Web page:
How did a housing bubble develop in the United States in the first decade of the 21st century?  The causes, many and complex, are beyond the scope of this article, but they might be summarized in one phrase: a consumer market with ample access to easy credit and flawed reasoning.  One can sketch the outlines of this recipe for disaster.  Start with a central bank (the Federal Reserve) that reasoned, incorrectly, that negative short-term real interest rates, over a multiyear period, would not create the conditions for a financial bubble.  Add government-sponsored enterprises (including Fannie Mae and Freddie Mac) and private enterprises (including commercial and investment banks and hedge funds) engaged in structured finance with financial derivatives.  These enterprises, to generate larger profits, expanded credit in an imprudent manner, assuming that value-at-risk models would perform as well in the real world as in academia.  Mix in rampant fraud in FIRE subsectors.  Top it off with a naive consumer public that reasoned, incorrectly, that housing prices would continue to increase in bubble markets at annual rates of 15-25 percent.  Others were wrong in assuming they could acquire wealth—quickly and infinitely—through such schemes as house flipping.  Using credit, a flipper might buy a house with a small down payment, selling it a short time later at a higher price.  Flipping, in an inflating market, can work for speculators. But it has left millions of Americans underwater on their mortgages as housing prices have deflated.

Future historians might ponder how it came to pass that the so-called best-educated generation in American history ignored so many lessons learned by their “lesser-educated” elders.  The latter knew some history, acquired through personal experience in the Depression or independent reading.  The former, apparently, have little or no historical comprehension.  The Bible is one source of wisdom.  Proverbs 22:7 tells us that “The rich ruleth over the poor: and the borrower is servant to him that lendeth.”  Matthew 7 teaches that a wise man will build his house upon a rock, and a foolish man will build his house upon the sand.  Fewer Americans would have been caught up in the late housing bubble if they had meditated on a few biblical lessons.

“Men, it has been well said,” Charles Mackay observed, “think in herds; it will be seen that they go mad in herds, while they only recover their senses slowly, and one by one!”  Mackay’s 1841 history, Extraordinary Popular Delusions and the Madness of Crowds, examines three of the more remarkable financial manias in history: the Dutch tulip mania (17th century), and the Mississippi and South Sea bubbles in the 18th century.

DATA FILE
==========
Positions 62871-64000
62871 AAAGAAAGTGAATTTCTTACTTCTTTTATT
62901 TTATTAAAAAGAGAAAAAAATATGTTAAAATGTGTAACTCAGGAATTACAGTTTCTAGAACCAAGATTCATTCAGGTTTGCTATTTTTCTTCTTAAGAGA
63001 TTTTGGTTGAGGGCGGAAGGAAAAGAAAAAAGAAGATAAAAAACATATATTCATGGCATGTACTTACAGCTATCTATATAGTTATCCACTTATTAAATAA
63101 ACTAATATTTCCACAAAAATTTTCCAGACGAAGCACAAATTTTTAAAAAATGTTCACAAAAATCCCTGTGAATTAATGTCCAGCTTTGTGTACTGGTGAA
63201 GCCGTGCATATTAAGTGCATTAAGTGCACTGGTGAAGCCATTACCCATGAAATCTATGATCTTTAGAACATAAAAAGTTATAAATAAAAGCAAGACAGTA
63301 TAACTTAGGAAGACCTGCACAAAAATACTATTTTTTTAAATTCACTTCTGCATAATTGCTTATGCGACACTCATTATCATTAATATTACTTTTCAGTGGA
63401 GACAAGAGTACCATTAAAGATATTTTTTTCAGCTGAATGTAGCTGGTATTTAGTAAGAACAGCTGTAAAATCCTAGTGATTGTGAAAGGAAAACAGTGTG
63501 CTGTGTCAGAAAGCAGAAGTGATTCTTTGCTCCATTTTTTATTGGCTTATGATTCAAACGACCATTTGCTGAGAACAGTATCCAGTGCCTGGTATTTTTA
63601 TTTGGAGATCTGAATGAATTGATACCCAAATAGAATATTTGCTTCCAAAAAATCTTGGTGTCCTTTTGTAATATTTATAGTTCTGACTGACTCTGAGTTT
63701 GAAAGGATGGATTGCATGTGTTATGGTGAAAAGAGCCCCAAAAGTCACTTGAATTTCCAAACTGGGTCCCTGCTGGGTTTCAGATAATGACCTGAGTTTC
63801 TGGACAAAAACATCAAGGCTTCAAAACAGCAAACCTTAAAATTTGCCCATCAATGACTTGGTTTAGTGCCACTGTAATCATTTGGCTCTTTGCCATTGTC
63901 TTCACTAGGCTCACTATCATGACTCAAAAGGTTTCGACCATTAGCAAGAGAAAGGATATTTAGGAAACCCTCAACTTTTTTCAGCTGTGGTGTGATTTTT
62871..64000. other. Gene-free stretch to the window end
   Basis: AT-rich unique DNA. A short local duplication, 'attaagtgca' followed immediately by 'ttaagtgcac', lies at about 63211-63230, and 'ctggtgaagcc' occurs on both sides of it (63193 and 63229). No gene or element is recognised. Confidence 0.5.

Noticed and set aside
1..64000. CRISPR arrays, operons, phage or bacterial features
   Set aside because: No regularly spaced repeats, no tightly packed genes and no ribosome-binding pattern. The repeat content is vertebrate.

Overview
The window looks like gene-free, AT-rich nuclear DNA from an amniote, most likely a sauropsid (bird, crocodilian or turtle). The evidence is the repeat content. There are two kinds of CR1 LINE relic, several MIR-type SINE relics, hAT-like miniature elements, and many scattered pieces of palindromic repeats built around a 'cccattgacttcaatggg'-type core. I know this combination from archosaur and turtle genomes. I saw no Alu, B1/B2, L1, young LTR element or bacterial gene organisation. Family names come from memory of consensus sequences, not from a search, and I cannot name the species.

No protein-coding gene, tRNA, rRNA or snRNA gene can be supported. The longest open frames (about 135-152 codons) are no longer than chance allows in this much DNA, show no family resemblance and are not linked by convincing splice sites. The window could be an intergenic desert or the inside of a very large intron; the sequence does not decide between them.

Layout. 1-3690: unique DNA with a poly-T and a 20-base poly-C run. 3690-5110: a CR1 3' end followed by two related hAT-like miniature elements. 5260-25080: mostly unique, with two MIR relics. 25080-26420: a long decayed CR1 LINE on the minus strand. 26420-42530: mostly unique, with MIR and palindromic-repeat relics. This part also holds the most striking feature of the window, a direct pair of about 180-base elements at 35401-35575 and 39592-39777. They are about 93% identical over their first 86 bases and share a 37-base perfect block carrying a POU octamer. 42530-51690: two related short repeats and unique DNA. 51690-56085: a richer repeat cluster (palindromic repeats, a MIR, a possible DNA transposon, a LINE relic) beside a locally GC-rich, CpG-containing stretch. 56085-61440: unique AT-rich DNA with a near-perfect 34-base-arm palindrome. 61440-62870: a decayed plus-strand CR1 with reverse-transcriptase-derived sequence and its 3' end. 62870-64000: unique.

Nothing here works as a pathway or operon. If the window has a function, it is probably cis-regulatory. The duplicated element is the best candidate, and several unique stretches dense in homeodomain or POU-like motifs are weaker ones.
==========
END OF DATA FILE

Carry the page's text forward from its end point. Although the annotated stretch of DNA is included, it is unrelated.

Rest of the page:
Scottish financier John Law (1671-1729) played the key role in the Mississippi Bubble.  The Mississippi Historical Society’s Jon Moen writes that Law was “a colorful character who has been described as tall, handsome, and vain.  He had a passion for women and gambling.”  Law’s association with the Duc d’Orléans—the nephew of King Louis XIV—ensured his place in financial history:

In 1716 Law convinced the French government to let him open a bank, the Bank Generale, that could issue paper money, or bank notes.  The paper notes would be supported by the bank’s assets of gold and silver and would circulate as a medium of exchange.  Paper money was a new concept for the French; money to them was silver and gold.  Law believed that paper notes would increase the money in circulation, which, in turn, would increase commerce.


Law’s sales pitch included the lure of gold and silver, and attracted an eager mob to his Mississippi Company.  Moen continues:

Law paid for these activities and privileges by issuing additional shares in the company.  These shares could be paid for with bank notes (from his bank) or with government debt.  The value of shares in the Mississippi Company rose dramatically as Law’s empire expanded.  Investors from across France and Europe eagerly played in this new market.  The financial district in Paris became so agitated at times with investors that soldiers would be sent in at night to maintain order.  Shares in the Mississippi Company started at around 500 livres tournois (the French unit of account at the time) per share in January 1719.  By December 1719, share prices had reached 10,000 livres . . . The market became so seductive that people from the working class began investing whatever small sums they could scrape together.  New millionaires were commonplace.